We spent our last week in Spain visiting our favorite beach near Tarifa one more time as well as stopping off for an afternoon in the British-centric Rock of Gibraltar. We were fortunate to immediately find a tour that showed us the highlights of the place on an extremely muggy and hot day. These included St. Michael's cave as well as other boy-friendly attractions like tunnels, cannons and the ever present free-range monkeys (very friendly as long as you let them approach you). Our guide Paul gave us very interesting background info and history on the area and we ended the day eating fish and chips at Roy's Cod Place.  

Watching Spain vs. Portugal in the
Eurocup semi-finals
Clark monkeying around
The next few days were spent at the beach. Although it was almost windy enough to sail (lots of kiteboarders), Nat surprisingly wasn't tempted to get out on the water but we did build the requisate sand fort complete with 100 year wall and the boys spent loads of time in the pool, on the beach and in between the two. We watched the Euro-cup semi-final (Spain vs. Portugal) in the hotel bar along with 30 or so other rapid fans rooting for Spain (Spain won!).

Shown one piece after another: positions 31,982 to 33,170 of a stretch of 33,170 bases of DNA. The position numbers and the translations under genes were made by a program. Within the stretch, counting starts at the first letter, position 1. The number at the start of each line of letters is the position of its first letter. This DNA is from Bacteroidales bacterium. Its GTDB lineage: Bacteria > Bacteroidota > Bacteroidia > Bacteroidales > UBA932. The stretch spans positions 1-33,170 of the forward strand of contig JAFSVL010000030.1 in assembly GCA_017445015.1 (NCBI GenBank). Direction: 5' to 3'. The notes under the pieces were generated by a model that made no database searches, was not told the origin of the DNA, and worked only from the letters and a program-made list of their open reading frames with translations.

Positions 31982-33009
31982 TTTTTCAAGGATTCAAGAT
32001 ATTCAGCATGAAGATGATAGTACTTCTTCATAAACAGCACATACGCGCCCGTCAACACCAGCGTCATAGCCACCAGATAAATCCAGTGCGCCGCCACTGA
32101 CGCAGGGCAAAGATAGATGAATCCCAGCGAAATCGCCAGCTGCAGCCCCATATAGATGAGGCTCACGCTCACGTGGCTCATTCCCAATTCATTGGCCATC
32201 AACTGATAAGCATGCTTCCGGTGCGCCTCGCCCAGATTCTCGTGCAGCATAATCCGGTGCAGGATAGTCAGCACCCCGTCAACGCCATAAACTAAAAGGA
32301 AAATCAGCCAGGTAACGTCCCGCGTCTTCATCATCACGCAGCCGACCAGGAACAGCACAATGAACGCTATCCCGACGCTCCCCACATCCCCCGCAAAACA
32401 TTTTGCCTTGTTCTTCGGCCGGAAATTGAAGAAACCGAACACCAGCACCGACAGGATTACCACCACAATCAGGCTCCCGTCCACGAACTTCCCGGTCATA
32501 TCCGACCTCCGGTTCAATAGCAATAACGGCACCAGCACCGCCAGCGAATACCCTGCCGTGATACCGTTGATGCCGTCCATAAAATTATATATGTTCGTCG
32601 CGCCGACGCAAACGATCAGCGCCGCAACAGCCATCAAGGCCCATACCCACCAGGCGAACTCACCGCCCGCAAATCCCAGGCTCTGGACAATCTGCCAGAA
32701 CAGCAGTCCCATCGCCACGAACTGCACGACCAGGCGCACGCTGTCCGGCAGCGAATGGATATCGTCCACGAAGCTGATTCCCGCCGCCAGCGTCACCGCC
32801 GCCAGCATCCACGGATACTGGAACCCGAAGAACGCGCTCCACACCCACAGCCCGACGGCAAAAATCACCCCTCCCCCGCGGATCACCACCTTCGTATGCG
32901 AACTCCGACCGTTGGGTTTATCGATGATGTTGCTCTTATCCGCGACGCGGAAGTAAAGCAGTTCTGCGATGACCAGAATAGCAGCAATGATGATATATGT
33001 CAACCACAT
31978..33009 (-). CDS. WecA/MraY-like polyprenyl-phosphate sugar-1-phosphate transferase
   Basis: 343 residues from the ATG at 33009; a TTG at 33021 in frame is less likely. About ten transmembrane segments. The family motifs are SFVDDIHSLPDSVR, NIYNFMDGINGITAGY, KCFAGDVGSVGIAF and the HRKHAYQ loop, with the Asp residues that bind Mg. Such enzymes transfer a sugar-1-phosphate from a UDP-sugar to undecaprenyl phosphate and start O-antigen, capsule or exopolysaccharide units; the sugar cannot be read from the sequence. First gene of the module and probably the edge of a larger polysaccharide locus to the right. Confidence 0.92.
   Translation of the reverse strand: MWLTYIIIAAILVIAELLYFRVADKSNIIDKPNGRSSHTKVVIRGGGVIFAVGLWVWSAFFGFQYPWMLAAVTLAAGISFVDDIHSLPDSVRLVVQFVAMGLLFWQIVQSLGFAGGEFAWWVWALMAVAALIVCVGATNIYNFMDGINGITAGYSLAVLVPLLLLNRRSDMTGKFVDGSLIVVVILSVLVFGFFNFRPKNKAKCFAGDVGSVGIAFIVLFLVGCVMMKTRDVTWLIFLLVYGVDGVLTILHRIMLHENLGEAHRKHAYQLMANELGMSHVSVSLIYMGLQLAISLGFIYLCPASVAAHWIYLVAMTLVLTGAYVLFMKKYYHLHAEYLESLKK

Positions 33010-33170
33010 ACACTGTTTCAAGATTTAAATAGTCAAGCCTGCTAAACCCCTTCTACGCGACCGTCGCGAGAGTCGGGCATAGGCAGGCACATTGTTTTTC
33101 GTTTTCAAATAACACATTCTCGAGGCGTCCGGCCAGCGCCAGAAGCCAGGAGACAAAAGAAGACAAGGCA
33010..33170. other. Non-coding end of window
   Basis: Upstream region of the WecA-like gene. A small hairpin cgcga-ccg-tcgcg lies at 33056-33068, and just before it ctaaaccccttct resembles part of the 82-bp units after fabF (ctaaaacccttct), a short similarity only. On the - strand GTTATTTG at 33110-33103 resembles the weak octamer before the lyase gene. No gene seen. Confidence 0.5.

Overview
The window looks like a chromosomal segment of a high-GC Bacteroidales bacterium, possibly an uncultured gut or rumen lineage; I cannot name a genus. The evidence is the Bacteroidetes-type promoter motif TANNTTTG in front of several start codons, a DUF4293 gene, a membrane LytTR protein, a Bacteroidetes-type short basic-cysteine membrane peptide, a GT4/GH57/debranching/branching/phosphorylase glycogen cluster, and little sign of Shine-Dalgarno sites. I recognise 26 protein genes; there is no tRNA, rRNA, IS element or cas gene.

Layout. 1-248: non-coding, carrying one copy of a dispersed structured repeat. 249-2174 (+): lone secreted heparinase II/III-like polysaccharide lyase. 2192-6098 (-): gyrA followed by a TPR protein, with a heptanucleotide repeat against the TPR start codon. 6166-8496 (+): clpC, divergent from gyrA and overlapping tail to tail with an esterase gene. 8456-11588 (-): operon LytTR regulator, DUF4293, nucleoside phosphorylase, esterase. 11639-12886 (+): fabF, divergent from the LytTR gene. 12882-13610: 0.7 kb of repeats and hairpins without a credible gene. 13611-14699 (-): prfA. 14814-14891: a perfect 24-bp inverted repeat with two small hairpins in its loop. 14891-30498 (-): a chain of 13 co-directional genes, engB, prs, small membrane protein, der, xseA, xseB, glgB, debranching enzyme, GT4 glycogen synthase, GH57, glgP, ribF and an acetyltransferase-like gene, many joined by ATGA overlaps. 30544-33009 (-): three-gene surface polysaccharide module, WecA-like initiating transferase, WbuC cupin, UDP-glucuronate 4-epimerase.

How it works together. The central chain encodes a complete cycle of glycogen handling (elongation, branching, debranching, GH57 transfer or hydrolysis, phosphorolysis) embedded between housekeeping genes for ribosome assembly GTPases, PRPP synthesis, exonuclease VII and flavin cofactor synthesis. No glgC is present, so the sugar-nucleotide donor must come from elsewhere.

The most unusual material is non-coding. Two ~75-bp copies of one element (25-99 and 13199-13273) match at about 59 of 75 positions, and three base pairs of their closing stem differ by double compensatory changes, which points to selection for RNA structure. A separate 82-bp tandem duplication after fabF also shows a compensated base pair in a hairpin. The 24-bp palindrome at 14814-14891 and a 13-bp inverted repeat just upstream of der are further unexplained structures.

Roman ruins of Bolonia
The next day we went to nearby Bolonia, which is an amazing place with Roman ruins next to a picturesque beach with white sand dunes along the southern coast of Spain. Gorgeous place, although the boys would have been happier staying at the pool.

The next few weeks will be filled with more travel before our return home to the Pacific Northwest of the United States. Although we're looking forward to the familiarity of home, it's certainly difficult to say goodbye to the life and friends we have made here.

Onward to Paris, the Alps and Amsterdam, and then Seattle....

Tuesday, June 19, 2012

Another tribute to Opa

O•PA  (MASC.) –S, –S




Cooking yet another paella

Oma and Colin the Younger
We just returned from a wonderful visit to Concord, MA to honor Nat's beloved father. Although the occasion was very sad, we had some wonderful cousin time, enjoyed their beautiful historic home and surrounds and spent time catching up with relatives and friends we don't get to see too often. As the Old North Bridge is right across the street, we also got in a litle bit of American history.